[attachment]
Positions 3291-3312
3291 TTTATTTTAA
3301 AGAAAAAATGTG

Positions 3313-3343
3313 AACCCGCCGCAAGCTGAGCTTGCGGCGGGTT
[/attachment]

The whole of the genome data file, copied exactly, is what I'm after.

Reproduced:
Positions 3291-3312
3291 TTTATTTTAA
3301 AGAAAAAATGTG

Positions 3313-3343
3313 AACCCGCCGCAAGCTGAGCTTGCGGCGGGTT